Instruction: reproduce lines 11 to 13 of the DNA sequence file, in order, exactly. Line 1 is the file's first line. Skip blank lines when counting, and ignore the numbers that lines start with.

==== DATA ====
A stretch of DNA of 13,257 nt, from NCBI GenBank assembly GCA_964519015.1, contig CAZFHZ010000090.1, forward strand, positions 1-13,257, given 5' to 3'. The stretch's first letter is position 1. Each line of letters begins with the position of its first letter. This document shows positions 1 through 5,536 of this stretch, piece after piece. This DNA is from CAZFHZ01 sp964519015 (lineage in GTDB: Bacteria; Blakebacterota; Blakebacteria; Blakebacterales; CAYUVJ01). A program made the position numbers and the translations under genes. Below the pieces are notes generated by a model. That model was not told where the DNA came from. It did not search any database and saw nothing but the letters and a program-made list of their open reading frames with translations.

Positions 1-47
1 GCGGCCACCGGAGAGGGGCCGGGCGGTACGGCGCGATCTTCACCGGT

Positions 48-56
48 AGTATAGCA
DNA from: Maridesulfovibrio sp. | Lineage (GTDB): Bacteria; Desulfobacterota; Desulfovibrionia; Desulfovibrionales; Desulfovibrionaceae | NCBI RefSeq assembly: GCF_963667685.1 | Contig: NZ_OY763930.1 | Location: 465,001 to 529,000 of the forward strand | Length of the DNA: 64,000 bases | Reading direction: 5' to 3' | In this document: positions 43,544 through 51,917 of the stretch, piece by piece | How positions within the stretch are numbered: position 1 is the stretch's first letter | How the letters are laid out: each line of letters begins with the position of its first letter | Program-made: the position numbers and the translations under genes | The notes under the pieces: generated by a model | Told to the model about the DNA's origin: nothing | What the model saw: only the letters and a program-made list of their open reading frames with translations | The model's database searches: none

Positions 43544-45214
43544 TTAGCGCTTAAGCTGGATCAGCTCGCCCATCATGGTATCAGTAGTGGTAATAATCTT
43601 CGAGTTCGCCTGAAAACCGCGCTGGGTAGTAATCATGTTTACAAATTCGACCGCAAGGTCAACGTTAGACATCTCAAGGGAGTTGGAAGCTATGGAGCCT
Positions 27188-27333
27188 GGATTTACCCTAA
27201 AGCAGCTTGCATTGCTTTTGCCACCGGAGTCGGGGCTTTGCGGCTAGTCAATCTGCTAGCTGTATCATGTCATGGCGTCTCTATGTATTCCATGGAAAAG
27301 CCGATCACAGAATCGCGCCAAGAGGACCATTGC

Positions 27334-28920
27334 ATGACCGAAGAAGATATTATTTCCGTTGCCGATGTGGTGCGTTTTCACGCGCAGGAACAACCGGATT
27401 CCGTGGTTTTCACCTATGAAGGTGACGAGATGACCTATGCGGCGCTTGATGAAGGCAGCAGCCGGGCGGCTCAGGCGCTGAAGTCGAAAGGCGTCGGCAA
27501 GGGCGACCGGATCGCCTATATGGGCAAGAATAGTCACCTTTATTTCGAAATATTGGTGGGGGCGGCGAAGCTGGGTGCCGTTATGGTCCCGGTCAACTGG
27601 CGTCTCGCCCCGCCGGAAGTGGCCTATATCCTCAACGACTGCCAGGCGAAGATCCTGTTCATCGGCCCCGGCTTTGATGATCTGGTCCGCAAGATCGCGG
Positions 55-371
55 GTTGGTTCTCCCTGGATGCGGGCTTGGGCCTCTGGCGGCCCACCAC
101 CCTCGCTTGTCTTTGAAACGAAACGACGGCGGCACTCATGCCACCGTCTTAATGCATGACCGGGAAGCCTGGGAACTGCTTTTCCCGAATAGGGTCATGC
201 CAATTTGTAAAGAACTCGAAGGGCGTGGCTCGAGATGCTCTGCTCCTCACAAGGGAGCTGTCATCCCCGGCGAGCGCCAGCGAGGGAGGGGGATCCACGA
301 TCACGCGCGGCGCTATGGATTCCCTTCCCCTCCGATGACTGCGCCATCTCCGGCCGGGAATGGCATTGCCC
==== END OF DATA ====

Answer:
27188 GGATTTACCCTAA
27201 AGCAGCTTGCATTGCTTTTGCCACCGGAGTCGGGGCTTTGCGGCTAGTCAATCTGCTAGCTGTATCATGTCATGGCGTCTCTATGTATTCCATGGAAAAG
27301 CCGATCACAGAATCGCGCCAAGAGGACCATTGC